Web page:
“I don’t tend to feel jealous because that’s not the way I’m wired," he said. “I’ve felt something different — a kind of sadness. I’ll be in a close relationship with someone and they’ll get a romantic and sexual partner and there’s a sense that that relationship should take precedence and that I should step aside.

“I’ve spent a lot of time thinking about how not to lose the people I care about to a romantic, sexual relationship. I will go on a long walk with them and tell them why they matter to me. We’ll talk about how we want to make commitments to continue to do the things that are powerful for both of us. We acknowledge that this relationship really matters.”

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At the age of 28, David had sex for the first time, but it did not leave him wanting more.

"Like many asexual people, I found it interesting but it didn’t change my identity. It was a fascinating but not converting experience.”

In 2010, David met Avary at a conference in San Francisco.

“We became really good friends," he said. “I met Zeke who she was dating at the time. I felt that they were cool and powerful and they fit really well with my life… We just had a really great energy together.”

After a year of friendship, David told the couple that he wanted to take their friendship to the next level.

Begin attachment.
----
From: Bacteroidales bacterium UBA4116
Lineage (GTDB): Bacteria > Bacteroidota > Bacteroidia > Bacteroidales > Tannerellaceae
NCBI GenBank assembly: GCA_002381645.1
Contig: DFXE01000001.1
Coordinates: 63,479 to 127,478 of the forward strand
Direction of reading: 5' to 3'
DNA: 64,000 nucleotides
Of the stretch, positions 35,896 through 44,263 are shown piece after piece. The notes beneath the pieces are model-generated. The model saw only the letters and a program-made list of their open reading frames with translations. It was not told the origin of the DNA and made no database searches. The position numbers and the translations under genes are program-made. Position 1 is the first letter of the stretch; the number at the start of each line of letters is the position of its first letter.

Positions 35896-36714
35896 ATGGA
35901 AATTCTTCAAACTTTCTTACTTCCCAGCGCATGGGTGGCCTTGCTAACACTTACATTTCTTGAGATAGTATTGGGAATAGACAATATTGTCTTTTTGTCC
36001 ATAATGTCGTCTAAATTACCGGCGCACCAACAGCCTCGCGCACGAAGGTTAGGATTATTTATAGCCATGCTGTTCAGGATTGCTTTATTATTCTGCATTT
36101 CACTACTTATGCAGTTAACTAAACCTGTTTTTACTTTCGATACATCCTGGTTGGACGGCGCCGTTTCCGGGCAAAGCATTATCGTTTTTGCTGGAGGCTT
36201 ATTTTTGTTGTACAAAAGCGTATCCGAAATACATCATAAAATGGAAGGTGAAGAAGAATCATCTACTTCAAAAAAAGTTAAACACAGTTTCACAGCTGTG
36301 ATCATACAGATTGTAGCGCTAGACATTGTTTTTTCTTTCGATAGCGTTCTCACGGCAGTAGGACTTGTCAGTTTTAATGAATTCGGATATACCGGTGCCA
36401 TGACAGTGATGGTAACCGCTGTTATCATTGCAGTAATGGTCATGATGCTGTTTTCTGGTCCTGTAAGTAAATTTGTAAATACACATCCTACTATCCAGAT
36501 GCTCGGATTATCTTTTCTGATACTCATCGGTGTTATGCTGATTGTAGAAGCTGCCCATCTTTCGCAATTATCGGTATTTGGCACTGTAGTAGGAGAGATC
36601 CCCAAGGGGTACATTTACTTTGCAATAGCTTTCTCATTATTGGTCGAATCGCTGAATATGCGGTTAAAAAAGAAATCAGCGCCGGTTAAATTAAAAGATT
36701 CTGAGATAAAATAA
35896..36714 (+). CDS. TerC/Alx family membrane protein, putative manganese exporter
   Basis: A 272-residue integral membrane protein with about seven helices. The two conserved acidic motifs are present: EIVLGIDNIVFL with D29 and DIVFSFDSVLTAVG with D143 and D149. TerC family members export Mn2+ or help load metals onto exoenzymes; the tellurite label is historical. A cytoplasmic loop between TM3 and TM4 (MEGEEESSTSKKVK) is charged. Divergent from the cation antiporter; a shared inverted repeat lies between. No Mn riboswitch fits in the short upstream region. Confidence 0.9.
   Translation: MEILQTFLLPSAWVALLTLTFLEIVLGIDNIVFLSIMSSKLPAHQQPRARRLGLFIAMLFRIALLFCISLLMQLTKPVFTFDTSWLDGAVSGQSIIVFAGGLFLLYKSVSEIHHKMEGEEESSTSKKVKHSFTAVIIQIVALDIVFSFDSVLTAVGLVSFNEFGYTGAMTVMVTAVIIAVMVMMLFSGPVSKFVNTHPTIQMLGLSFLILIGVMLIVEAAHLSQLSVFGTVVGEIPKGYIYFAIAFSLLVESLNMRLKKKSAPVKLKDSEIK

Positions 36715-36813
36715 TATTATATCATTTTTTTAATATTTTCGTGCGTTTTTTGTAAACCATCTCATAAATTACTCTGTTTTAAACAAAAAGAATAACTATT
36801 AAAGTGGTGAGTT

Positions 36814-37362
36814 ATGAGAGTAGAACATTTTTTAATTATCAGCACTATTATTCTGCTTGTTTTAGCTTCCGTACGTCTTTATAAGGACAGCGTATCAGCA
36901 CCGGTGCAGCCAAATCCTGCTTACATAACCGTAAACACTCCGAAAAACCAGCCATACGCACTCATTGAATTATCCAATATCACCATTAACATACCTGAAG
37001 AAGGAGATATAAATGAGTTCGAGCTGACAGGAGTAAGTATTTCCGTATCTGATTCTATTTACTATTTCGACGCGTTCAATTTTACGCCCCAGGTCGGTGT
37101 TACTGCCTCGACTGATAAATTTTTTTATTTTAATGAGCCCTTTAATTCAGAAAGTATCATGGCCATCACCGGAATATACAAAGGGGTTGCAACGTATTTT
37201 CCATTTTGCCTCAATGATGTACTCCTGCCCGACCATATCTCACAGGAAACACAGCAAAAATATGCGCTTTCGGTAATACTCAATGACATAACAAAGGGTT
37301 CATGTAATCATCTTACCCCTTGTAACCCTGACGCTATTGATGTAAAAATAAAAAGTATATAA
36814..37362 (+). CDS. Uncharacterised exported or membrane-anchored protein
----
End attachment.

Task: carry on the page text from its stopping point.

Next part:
“We went on a long walk and talked about our connection and how we wanted it to grow," he said. “We started spending more time together.”

When Zeke and Avary tied the knot in 2014, they asked David to play a role in the wedding and he helped them plan the ceremony.

Zeke and Avary tied the knot in 2014, they asked David to play a role in the wedding.

Zeke and Avary tied the knot in 2014, they asked David to play a role in the wedding. (SWNS)

In 2015, they asked him to have a baby with them.

“We talked about what it would entail: an equal amount of money for education and changing diapers. In Avary’s second trimester I moved into their home. We did all the birthing classes together.”

When Avary gave birth in August 2017, both Zeke and David were on hand to help. All three co-parents have since agreed that the family model has so far been very successful.

“Avary and Zeke get more sleep and have more time for one another because I’m around to help out. We can show up as parents with a lot more joy and a lot more energy.”

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“We are told that parenting is a brutal slog and resource-intensive and painful and women are exhausted all the time," Avery added.

“We are pushing back against that narrative and saying you can create the support and the community you need. I have support and community and I am a healthier and better mother as a result.”

“Living in San Francisco, most of our friends, even if they are couples, have roommates," Zeke added. “We are increasingly forming communities as adults that are not just two people living together.”